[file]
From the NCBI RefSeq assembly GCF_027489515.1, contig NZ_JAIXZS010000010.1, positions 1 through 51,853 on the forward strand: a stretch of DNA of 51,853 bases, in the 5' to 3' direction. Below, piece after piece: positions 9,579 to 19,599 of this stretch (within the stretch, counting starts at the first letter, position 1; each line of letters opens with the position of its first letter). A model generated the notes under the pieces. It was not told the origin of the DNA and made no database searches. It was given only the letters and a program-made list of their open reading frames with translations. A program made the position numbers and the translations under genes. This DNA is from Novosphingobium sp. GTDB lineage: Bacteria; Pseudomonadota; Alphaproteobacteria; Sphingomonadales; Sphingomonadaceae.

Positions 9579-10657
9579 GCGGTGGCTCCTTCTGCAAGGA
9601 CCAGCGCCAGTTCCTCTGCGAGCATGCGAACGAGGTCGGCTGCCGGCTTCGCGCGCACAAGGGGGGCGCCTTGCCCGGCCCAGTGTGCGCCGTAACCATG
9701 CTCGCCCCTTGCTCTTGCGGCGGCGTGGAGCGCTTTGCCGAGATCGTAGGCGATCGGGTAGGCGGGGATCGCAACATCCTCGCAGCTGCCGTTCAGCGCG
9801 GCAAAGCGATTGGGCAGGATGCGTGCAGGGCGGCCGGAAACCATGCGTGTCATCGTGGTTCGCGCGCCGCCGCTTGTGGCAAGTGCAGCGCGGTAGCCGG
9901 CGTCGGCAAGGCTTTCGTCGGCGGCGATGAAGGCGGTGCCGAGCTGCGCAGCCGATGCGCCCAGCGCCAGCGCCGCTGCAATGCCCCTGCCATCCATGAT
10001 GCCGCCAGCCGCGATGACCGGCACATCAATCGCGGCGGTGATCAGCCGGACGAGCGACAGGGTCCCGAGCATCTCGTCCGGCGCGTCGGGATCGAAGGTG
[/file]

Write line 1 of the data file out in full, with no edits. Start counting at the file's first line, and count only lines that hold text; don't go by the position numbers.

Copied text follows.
From the NCBI RefSeq assembly GCF_027489515.1, contig NZ_JAIXZS010000010.1, positions 1 through 51,853 on the forward strand: a stretch of DNA of 51,853 bases, in the 5' to 3' direction. Below, piece after piece: positions 9,579 to 19,599 of this stretch (within the stretch, counting starts at the first letter, position 1; each line of letters opens with the position of its first letter). A model generated the notes under the pieces. It was not told the origin of the DNA and made no database searches. It was given only the letters and a program-made list of their open reading frames with translations. A program made the position numbers and the translations under genes. This DNA is from Novosphingobium sp. GTDB lineage: Bacteria; Pseudomonadota; Alphaproteobacteria; Sphingomonadales; Sphingomonadaceae.